USAO Students’ Final Exhibition Closes with End of Year Celebration

A graphic for the closing reception of the Amalgamation BFA show with the date, time and location as well as the participating students names
“Amalgamation” closing reception at university’s Art Wrecker Studio to be held Dec. 31

Five art students from the University of Science & Arts of Oklahoma have celebrated everything they have learned throughout their college career in their final exhibition, “Amalgamation.” A closing reception will be held in conjunction with Shakespeare Winery Dec. 31 from 6­–9 p.m. at the university’s Art Wrecker Studio in downtown Chickasha. Attendees are also invited to ring in the new year at Shakespeare Winery after the reception ends at Art Wrecker.

The fall 2022 candidates for a Bachelor of Fine Arts degree include Lacey Dutton of Guthrie; Jose Flores of Pauls Valley; Zachary Frost of Rockwall, Texas, Emmo Maddox of Chickasha; and Alyssa Unsell of Choctaw.

“Our BFA program is among the most rigorous at USAO,” said Jaquelyn Knapp, professor of art and department coordinator. “The artists in ‘Amalgamation’ have worked diligently, producing work of truly exceptional quality that serves as evidence of their individual creative abilities. Each has successfully investigated thought-provoking ideas through a diverse range of media. Seeing these soon-to-be graduates producing at such a high level makes the entire art department confident that each will see success as they enter the world of working artists.”

Dutton came to USAO with the goal of becoming an animator, but the university’s interdisciplinary model led her to also minor in psychology and biology. She plans to pursue a career that intertwines both science and art to educate others, specifically in regards to the natural world. Her works embrace feminine beauty and celebrate humanity’s connection to nature. Known as a symbol of good luck, Dutton’s pieces in the exhibition feature goldfish “in every piece to symbolize the foreshadowing optimism of every stage.”

Born in Nuevo Laredo, Mexico, Flores moved to Pauls Valley in 2013, graduating from high school there in 2017. A first-generation college student, Flores uses art to “produce tangible empathy, addressing events and feelings that there are no words for.” His performative pieces and wearable sculptures are meant to act as icons that build characters able to navigate the complicated nature of reality. They “possess a [sense of] foreboding and grit, yet also provide the tools for shining a light through the chaos, breaking down reality.”

Frost’s expanded media pieces use humility as a guiding force to peer through the facades that people put up in society and “embrace our faults, struggles and use that vulnerability to build strength.” Consisting of kinetic sculptures, installations and video performances, Frost shows integrity through fragility and believes his work can help the audience “benefit from the weakness and strength of failure.” Frost plans to pursue a Master of Fine Arts degree after graduation.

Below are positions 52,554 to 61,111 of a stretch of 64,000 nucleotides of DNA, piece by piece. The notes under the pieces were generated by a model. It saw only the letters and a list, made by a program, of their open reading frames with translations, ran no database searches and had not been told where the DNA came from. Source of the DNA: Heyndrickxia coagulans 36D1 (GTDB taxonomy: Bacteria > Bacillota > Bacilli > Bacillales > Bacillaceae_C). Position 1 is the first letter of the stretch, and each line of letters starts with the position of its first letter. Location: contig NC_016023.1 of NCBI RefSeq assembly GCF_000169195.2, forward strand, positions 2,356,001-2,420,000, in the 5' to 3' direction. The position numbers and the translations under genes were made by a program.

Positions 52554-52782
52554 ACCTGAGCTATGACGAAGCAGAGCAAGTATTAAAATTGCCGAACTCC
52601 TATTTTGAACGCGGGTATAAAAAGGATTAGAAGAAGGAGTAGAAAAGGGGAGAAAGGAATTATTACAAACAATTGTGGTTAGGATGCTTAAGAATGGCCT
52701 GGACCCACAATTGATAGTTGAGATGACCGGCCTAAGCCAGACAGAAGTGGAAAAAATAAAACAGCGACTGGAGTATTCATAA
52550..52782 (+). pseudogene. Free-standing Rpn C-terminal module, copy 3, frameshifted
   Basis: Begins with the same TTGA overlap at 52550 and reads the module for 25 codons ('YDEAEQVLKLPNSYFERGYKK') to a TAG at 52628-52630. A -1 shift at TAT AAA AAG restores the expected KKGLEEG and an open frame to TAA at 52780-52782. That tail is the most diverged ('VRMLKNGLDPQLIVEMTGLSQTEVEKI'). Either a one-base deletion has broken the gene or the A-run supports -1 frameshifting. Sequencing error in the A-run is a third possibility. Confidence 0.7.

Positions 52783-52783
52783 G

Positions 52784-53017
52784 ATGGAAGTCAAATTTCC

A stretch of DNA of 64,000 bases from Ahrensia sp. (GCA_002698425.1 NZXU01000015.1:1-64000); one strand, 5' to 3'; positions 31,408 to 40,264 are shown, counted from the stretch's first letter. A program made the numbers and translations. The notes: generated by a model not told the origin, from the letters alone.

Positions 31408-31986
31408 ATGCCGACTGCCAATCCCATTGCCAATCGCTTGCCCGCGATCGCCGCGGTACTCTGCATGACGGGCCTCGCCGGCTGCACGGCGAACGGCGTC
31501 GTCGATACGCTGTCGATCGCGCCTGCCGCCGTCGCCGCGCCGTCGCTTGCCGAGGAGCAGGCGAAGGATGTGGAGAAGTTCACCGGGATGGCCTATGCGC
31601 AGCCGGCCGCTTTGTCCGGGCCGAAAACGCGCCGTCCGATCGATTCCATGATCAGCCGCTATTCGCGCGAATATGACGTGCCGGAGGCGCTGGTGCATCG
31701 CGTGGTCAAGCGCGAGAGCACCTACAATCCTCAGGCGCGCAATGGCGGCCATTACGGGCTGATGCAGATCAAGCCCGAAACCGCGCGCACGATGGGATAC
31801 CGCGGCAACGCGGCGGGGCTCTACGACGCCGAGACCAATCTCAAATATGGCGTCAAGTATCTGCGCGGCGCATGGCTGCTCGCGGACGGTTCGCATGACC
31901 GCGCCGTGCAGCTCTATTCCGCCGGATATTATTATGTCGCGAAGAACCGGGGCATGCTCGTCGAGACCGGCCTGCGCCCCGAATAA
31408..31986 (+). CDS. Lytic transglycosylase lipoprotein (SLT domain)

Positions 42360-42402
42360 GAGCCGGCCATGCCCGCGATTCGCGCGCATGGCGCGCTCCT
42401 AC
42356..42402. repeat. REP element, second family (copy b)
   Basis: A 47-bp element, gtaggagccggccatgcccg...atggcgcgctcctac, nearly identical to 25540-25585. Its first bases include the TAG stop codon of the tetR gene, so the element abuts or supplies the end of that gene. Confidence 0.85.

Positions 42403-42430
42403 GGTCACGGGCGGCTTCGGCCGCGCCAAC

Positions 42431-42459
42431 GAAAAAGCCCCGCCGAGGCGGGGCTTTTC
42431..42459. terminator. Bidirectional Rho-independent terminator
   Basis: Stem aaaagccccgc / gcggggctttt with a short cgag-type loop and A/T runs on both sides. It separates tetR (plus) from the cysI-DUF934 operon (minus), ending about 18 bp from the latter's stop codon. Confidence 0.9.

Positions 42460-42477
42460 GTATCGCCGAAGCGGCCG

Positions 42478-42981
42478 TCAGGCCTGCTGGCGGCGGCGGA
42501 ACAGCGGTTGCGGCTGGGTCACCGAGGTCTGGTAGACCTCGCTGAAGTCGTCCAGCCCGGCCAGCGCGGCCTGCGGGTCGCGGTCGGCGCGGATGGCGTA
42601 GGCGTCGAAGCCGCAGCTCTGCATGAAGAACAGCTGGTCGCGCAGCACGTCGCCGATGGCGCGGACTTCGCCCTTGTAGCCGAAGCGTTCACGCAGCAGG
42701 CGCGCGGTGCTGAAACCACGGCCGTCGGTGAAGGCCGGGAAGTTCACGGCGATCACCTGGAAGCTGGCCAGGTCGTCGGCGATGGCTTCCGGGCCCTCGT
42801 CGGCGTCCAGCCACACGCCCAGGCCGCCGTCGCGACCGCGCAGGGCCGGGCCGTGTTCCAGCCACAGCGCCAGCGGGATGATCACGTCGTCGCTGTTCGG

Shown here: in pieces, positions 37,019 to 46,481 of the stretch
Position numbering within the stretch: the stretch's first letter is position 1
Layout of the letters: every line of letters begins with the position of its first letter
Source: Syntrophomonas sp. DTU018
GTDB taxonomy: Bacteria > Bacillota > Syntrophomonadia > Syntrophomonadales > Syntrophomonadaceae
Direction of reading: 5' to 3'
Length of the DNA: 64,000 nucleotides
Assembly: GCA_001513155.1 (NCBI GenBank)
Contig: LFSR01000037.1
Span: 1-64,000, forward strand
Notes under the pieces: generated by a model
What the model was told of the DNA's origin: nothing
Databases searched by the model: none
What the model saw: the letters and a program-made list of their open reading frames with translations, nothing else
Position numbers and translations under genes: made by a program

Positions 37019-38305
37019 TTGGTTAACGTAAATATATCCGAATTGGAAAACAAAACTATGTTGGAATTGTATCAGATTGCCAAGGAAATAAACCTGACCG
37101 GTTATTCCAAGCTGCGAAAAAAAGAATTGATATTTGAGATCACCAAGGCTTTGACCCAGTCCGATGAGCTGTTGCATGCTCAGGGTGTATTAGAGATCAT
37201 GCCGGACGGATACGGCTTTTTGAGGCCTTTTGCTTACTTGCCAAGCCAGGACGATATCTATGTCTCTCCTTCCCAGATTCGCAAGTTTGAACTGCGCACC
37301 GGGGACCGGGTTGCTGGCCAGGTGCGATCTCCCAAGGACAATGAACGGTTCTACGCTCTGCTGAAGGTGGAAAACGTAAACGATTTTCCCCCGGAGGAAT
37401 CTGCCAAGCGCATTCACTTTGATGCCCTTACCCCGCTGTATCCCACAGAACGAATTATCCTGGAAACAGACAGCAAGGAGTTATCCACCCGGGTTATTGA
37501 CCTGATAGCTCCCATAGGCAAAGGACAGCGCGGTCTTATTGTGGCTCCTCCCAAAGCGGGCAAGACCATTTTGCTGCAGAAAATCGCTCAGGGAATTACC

Born in Chickasha but having spent most of her life moving around the country, Maddox has dabbled in everything from athletics to theater to factory work before landing in the world of fine arts. Originally focused on painting, USAO’ expanded media program led her to dive headfirst into installation and performance art. Her works play with the pliability of the rules surrounding not only the fine art world, but everyday life, and consist of “performative pieces and multimedia installations disguised as soft, garish forms, driving attention towards a comforting—yet odd—experience.”

Growing up with a wild imagination, Unsell took any scrap of paper or other flat surface as a medium to unleash her restless creativity. This spirit lives in her current work, with “vivd lights and saturated colors spilling into her everyday life.” She uses these colors to showcase the human body as “a celestial, ethereal creature,” and her works “highlight the interaction between the individual and the prismatic world of light and color.”

USAO holds a BFA exhibition each semester as the capstone project for that degree. Students apply to the program during the second semester of their second year as an art major. Upon acceptance, they develop a single concentration after gaining a wide foundation in all forms of artistic media. For three semesters, students develop cohesive concepts through in-depth research while continuing to add to their technical expertise. The final exhibition formally presents the results of their intense study and research into their chosen form.